I am amazed to announce that yet again, I disagree with something published in Jezebel. What is this, twice in one week? Unheard of.
Still, I didn’t really like the tone of the excerpt of “Woman Child” as presented in the magazine.
Before we go on, here are some images that show what we’re talking about.
These are just a few of the celebrities mentioned in the piece about brightly colored nails, fluorescent hair extensions, and adolescent fashion. They’re marked as a trend in women to keep the younger years alive. The author blames the fandoms, sweets and neon colors on the bad economy and a wish to remain childlike…as a crutch.
But what if women simply like these things?
I just hate the tone here when Deborah Schoeneman says:
“I blame the recession in part for the obsession with overextended adolescence. In the past few years, recent college graduates have been moving back home with their parents in record numbers, heading right back into their childhood bedrooms. They can’t get the jobs they want to kick off grown-up careers, so they waitress, nanny or tutor for longer than expected. Instead of moping around about not having any cash to go shopping for a real Cartier love bracelet, or someone to buy it for them, they can just slip on a stack of rubber bracelets from high school, still sitting in a drawer.”
Either show me some research, some science, some numbers, or get the hell out. Maybe they just like it and maybe women aren’t as scared to be who they are in the current society.
Did you ever think about that?
“And it’s not just young women who move back home. Women with big jobs are also more panicked about holding on to them in the current economic climate, prioritizing their careers over becoming wives and mothers. Wearing a dress with a pink bow is a lot more fun than worrying about a pink slip.”
When my mother was wearing the padded power Talbot suits from the 1980s, she was doing what she had to do to be taken seriously in the corporate world. And today, yes, an armful of plastic bracelets may not scream CEO, but it doesn’t not scream it either. While we still have a very long way to go, I’d say the world is becoming a lot more accepting of personal choice and style. And that’s a good thing.
But let’s go back to the less serious implications of the article. Women are waiting to get married and have children. This article seems to be coming from a place of condescension to them. At the end, the author smugly notes:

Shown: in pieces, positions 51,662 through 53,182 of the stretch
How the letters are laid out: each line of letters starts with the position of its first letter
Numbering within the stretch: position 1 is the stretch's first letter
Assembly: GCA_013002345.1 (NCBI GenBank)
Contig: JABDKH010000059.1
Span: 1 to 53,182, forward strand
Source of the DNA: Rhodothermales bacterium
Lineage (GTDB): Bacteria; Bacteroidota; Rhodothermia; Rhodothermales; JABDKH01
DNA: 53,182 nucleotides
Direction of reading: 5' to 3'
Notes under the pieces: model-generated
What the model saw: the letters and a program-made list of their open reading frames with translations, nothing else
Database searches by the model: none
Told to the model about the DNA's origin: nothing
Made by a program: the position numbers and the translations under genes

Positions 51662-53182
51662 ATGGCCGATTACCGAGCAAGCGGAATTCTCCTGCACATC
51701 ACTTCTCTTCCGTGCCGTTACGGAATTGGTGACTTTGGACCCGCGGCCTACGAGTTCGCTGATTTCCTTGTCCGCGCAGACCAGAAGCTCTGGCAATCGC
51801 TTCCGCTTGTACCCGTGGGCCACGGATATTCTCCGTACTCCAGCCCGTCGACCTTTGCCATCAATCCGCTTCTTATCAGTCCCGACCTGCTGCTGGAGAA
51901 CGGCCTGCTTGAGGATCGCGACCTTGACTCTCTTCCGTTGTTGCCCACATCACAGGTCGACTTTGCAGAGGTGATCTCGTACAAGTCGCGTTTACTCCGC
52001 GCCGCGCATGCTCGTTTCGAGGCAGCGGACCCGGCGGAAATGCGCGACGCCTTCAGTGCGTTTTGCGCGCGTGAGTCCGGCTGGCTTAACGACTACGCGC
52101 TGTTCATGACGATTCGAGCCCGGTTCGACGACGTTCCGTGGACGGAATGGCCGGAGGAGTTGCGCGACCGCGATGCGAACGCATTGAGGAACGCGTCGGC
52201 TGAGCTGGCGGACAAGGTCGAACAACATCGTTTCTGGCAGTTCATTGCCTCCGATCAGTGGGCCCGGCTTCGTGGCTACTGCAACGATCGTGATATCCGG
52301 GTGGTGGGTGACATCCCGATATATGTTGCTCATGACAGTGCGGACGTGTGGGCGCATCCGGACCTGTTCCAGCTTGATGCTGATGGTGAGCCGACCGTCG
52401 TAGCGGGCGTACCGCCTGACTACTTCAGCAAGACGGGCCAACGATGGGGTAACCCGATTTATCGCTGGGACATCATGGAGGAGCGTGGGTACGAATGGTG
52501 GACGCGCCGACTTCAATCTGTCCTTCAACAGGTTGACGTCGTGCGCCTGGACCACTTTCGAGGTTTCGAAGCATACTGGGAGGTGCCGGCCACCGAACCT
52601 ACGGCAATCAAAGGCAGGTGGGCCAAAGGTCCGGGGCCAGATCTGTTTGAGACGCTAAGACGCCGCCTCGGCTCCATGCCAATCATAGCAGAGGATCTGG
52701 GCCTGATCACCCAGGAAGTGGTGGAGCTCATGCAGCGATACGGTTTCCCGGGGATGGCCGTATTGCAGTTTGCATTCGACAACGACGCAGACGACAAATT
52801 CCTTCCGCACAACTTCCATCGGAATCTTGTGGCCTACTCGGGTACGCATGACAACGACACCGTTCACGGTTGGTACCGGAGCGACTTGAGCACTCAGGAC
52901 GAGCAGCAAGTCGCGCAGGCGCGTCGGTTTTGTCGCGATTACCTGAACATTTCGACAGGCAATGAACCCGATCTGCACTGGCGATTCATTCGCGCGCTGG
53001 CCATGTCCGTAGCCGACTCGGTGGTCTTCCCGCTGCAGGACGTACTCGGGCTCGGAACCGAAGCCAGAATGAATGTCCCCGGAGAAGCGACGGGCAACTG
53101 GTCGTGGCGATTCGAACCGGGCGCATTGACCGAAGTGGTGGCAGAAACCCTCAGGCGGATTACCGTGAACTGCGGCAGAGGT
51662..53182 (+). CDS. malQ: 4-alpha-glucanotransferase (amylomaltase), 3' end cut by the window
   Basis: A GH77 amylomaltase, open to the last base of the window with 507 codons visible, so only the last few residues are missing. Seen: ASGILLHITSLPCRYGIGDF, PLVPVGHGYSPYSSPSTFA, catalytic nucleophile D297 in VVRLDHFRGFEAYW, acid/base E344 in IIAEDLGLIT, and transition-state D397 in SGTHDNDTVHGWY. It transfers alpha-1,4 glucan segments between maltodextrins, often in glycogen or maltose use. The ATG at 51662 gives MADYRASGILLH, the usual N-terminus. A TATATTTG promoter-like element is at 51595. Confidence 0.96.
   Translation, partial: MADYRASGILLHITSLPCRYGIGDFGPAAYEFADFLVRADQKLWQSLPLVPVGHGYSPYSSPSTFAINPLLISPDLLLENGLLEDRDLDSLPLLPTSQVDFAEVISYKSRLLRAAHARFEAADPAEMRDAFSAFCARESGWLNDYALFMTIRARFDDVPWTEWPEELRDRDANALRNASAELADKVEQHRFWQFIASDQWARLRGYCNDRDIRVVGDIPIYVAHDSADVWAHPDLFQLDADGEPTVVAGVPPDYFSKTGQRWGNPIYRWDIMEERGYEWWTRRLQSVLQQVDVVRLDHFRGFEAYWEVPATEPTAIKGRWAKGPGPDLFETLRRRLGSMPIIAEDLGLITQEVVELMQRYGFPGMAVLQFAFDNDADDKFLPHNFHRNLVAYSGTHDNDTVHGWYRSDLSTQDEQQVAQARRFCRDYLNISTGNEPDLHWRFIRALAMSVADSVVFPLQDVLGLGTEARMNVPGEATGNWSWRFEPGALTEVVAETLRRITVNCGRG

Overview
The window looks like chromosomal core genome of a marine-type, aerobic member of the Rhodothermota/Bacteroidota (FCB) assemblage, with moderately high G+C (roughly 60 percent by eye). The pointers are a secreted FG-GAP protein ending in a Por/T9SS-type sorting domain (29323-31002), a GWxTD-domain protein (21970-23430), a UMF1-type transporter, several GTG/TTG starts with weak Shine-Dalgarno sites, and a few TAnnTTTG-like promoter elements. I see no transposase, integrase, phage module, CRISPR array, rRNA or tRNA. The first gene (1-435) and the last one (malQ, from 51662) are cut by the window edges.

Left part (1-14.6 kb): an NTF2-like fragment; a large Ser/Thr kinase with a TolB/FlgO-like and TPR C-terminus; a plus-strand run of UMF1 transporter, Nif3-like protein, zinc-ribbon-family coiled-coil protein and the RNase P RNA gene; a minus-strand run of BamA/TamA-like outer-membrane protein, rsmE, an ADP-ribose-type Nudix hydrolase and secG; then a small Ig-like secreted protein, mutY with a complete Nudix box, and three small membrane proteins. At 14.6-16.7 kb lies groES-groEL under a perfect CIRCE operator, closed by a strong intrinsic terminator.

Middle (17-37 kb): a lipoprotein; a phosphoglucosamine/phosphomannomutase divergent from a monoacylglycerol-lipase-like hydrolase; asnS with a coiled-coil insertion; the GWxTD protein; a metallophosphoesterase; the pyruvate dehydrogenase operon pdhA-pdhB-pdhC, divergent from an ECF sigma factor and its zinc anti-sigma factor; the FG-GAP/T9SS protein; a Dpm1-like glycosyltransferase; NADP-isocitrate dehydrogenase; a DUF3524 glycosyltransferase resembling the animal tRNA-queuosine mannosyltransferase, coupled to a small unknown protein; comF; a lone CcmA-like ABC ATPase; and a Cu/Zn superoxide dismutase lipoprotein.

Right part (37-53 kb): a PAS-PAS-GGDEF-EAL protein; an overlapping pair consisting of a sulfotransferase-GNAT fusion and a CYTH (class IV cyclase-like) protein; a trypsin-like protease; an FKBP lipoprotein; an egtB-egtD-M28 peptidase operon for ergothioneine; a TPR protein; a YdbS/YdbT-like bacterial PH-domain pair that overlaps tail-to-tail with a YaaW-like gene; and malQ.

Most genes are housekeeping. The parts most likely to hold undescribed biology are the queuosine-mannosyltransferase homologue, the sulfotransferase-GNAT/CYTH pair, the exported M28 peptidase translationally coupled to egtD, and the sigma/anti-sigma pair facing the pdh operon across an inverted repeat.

“It certainly seems to me — writing this from the safe distance of imminent motherhood — that it’s never been easier, more fun or more acceptable to remain locked in the warm, comfy embrace of childhood. It sure beats figuring out how to afford a nanny.”
Well, I’ve got one on you, Schoeneman…actually, I’ve got two. I’ve got two four year olds. And from my safe distance of already being a mother, wearing “adult” clothing, and having done everything on the timetable acceptable to you, personally, I would like to suggest you please to be shutting your hole.
You sound ridiculous. And offensive.
How dare you tell women who have not yet settled into the family life or maybe don’t ever want to, that what they are doing is hanging on to the comfy, cozy embrace of childhood?
And is “finding a nanny” really so much harder than fighting for your very identity against blowhards like you? I think not.
If anyone needs to grow up before becoming a mother, I’d say it is, indeed, you. You’ve got the mommy wars coming right up, so I suggest you either become comfortable enough with your role that you don’t have to lash out at those different from you, or you stockpile your weapons and start picking on someone your own size, so to speak (by which I mean someone in your own life phase.)
As for me, I have dozens of unmarried friends who post their boozy vacation photos on Facebook, and I’m begging them, keep it up! I need it. I need to see it. I love it. I love it as much as I love the wedding photos and family photos.
That’s the FB deal, right? I throw up a bunch of twin baby pics for my friends to gawk over and wish they had a family (or not), and them to throw up a bunch of travel pics for me to gawk over and wish I were single (or not.)
And, you know what else? I know dozens of parents (hold on to your pearls here) who like and wear sparkly nail polish, neon hair extensions, and hot pink shoes. I know parents who flap around over My Little Pony and squee about anime or Hello Kitty.
Because they like them. Shocker.
All I know is that if Schoeneman were so sure about her stance on the woman-child, she wouldn’t have to shout about it so loudly.
Why don’t we just let people live?
You want to be a girl child? Rock it, I say.